Select Page

My Undergarments


March 28, 1900 — To members of the Asanti government council, Kumasi, Ashanti Empire (now Ghana)


How can a proud and brave people like the Asante sit back and look while white men took away their king and chiefs, and humiliated them with a demand for the Golden Stool? The Golden Stool only means money to the white man; they have searched and dug everywhere for it. I shall not pay one mpredwan to the governor. If you, the chiefs of Asante, are going to behave like cowards and not fight, you should exchange your loincloths for my undergarments (Monto mo danta mma me na moye me tam).

[Oral tradition says that to emphasize her determination to go to war, she seized a gun and fired a shot in front of the men, marking the beginning of the Ashante battle with the British.]


After assembling her warriors, she gave this speech:
Brave men of Ashanti, we are now faced with a serious confrontation by the Governor‘s extremely provocative request for the Golden Stool, which is the religious symbol of unity of the Ashanti nation. Not quite long ago the white man came and unilaterally occupied our God-given land and by force of arms has declared Ashanti Kingdom a British protectorate. We should also not forget that during the reign of King Karikari, the aggressors waged a senseless war on us, destroyed the seat of the Ashanti monarch and burnt our palace after looting all the treasures bequeathed to us by our fore father. Taking our brave men for a ride, the governor arbitrarily arrested and deported our King together with some prominent Chiefs of Ashanti without you men raising a finger. Today, he has come again to demand the Golden Stool. Gallant youth and men of our fatherland, shall we sit down to be dehumanized all the time by these rogues? We should rise and defend our heritage; it is better to perish than to look on sheepishly while the white man whose sole business in our country is to steal, kill and destroy, threatens to rob us of our Golden Stool. Arise men! And defend the Golden Stool from being captured by foreigners. It is more honorable to perish in defense of the Golden Stool than to remain in perpetual slavery. I am prepared and ready to lead you to war against the white man.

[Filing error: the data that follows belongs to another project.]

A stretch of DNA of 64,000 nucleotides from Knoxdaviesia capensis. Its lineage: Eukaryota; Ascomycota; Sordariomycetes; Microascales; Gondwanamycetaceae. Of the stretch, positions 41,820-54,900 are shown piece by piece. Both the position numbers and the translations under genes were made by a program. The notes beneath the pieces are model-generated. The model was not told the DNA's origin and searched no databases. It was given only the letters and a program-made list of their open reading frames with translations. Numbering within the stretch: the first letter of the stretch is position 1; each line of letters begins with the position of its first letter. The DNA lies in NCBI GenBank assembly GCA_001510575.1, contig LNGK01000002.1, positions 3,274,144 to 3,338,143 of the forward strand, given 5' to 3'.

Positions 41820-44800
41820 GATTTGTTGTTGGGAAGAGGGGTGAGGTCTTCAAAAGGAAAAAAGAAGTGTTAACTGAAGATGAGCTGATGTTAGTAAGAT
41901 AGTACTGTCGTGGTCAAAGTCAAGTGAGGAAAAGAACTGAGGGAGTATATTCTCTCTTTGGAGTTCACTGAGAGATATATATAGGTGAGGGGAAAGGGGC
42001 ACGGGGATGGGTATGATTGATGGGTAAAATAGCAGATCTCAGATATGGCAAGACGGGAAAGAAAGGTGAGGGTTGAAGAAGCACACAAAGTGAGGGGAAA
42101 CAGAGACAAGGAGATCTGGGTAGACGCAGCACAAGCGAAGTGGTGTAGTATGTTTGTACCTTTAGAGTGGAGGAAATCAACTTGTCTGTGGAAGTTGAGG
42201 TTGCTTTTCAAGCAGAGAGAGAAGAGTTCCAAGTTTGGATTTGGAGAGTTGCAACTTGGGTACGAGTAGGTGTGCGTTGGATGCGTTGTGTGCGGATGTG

Source: “Asante Queen Mothers in Government and Politics in the Nineteenth Century,” by Agnes Akousa Aidoo, Journal of the Historical Society of Nigeria, December 1977, Vol. 9, No. 1, p. 12.


Also: Asirifi-Danquah, The Struggle: Between Two Great Queens, 1900-1901, Yaa Asantewaa and Victoria of Great Britain, (Ghana) 2007, p. 62.


Also: Boahen, Albert Adu, “Ghana Before the Coming of Europeans,” Ghana Social Science Journal, 1977, 4(2), 93-106. p. 118.